Financial Regulators Issue Oversight Recommendations to Bolster Integrity and Transparency in Voluntary Carbon Markets at COP28
DUBAI – Today, the Commodity Futures Trading Commission (CFTC) released draft guidance for regulated exchanges that list carbon credit based derivatives. While voluntary, the guidance will clarify CFTC’s expectations regarding the quality of carbon credits eligible for delivery into futures contracts. The Commission authorized a 75-day comment period, during which EDF will work closely with partners to develop detailed comments.
Release of the draft guidance follows a two-year input gathering effort, including two stakeholder convenings and a public request for information through which CFTC solicited feedback from stakeholders about potential vulnerabilities inhibiting investment in, and impact of, the voluntary carbon markets. Predictably, many stakeholders articulated concerns related to market integrity and credit quality.
When used with integrity, and in the context of policies that ensure equity and environmental justice, voluntary carbon markets can help unlock much needed financing to accelerate climate action,” said Elizabeth Gore, Senior Vice President for Political Affairs at Environmental Defense Fund. “CFTC’s proposed guidance is a welcome step towards raising the bar for high-quality carbon credits. We encourage CFTC to finalize guidance that establishes high expectations for carbon credits as well as broader market transparency, and look forward to collaborating with partners to build on this momentum.
This news follows after the International Organization of Securities Commissions (IOSCO) unveiled its recommendations for the regulation of Voluntary Carbon Markets (VCM) at the Spanish Pavilion during COP28 in Dubai. The Commission’s recommendations set a precedent for financial market regulation to drive accountability, transparency, and trust in the voluntary carbon market.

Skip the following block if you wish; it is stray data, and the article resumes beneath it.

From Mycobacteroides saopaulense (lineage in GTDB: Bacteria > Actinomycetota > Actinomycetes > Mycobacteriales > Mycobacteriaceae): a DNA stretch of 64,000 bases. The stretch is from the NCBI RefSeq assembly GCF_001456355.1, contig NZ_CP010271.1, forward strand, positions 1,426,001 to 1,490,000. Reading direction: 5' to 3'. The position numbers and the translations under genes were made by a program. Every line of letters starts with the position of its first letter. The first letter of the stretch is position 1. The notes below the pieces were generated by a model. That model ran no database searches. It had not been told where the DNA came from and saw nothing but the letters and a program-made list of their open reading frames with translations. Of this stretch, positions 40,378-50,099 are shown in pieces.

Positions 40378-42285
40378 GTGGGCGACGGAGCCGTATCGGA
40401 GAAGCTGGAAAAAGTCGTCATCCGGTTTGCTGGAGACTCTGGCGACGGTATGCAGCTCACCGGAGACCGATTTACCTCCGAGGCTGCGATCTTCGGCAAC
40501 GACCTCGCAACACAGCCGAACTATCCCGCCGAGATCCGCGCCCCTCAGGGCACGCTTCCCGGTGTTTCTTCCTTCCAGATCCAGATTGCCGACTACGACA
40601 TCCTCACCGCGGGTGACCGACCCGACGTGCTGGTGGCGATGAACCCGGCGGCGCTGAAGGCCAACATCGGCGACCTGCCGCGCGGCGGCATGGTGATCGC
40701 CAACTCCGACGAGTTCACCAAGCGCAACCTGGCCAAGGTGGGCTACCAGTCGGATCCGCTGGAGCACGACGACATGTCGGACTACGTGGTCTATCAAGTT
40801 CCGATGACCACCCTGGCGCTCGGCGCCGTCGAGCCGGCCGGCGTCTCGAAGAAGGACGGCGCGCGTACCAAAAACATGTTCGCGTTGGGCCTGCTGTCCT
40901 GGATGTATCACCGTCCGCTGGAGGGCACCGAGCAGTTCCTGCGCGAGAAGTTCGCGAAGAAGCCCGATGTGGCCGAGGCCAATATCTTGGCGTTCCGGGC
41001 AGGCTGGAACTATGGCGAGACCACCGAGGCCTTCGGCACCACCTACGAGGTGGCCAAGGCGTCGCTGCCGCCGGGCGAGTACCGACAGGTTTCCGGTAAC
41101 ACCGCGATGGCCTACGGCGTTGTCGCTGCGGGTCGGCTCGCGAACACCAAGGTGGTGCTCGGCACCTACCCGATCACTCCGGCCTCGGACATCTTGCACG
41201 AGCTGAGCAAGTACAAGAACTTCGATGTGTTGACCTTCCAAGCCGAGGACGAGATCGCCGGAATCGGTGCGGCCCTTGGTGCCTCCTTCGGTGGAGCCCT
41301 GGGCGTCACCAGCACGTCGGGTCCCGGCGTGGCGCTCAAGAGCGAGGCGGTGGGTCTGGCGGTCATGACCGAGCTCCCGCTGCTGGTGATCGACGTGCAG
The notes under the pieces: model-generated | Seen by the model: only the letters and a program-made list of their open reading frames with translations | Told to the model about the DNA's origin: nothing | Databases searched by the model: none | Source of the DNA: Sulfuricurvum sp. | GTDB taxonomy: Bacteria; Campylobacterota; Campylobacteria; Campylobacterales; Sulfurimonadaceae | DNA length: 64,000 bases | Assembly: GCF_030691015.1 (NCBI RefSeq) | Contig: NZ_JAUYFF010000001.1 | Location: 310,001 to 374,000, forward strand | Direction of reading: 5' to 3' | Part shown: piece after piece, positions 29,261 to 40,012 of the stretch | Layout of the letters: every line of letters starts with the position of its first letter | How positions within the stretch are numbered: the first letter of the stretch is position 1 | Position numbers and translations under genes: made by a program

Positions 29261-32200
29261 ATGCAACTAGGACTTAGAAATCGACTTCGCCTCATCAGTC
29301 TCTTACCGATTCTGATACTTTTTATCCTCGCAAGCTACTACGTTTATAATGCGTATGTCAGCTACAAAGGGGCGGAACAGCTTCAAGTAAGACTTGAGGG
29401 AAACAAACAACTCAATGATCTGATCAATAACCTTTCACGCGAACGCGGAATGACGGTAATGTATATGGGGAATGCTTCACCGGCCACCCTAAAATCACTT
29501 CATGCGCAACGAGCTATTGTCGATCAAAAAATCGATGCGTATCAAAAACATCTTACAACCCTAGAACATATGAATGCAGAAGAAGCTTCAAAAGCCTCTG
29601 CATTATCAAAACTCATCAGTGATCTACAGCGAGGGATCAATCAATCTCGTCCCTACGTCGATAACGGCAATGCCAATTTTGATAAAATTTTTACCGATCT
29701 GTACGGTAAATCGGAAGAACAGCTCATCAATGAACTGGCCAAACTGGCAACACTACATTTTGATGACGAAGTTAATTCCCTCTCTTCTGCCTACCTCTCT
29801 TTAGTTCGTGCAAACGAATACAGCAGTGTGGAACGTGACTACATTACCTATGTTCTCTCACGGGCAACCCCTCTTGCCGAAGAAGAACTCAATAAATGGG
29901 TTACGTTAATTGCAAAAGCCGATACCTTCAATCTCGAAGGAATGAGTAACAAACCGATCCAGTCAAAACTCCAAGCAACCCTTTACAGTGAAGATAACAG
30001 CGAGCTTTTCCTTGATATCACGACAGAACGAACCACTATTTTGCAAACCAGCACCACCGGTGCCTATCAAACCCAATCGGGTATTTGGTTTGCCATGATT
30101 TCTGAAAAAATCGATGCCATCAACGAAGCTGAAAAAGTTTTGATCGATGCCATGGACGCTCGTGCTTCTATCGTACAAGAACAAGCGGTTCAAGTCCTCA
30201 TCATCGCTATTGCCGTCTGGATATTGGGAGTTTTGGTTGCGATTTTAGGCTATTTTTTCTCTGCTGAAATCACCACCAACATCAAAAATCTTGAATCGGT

While each jurisdiction will take a unique approach to financial market oversight of these markets, the IOSCO report outlines key considerations such as risk management, transparency, price discovery, legal and regulatory clarity and conflict of interest that are relevant to any financial regulator considering how best to promote integrity in voluntary carbon markets.
Whether to invest in the VCM remains voluntary, but regulation and standards governing how companies engage in the voluntary carbon market could be a huge boost for trust and accountability,” said Holly Pearen, Lead Counsel at Environmental Defense Fund. “Financial market regulators are in a unique position to mandate fair and orderly trading, offer real-time market surveillance and enforce rules to prevent fraud, conflict of interest and market manipulation. EDF shares IOSCO’s goals of advancing the discussion around sound and efficient carbon markets and the role of financial regulators in promoting integrity.
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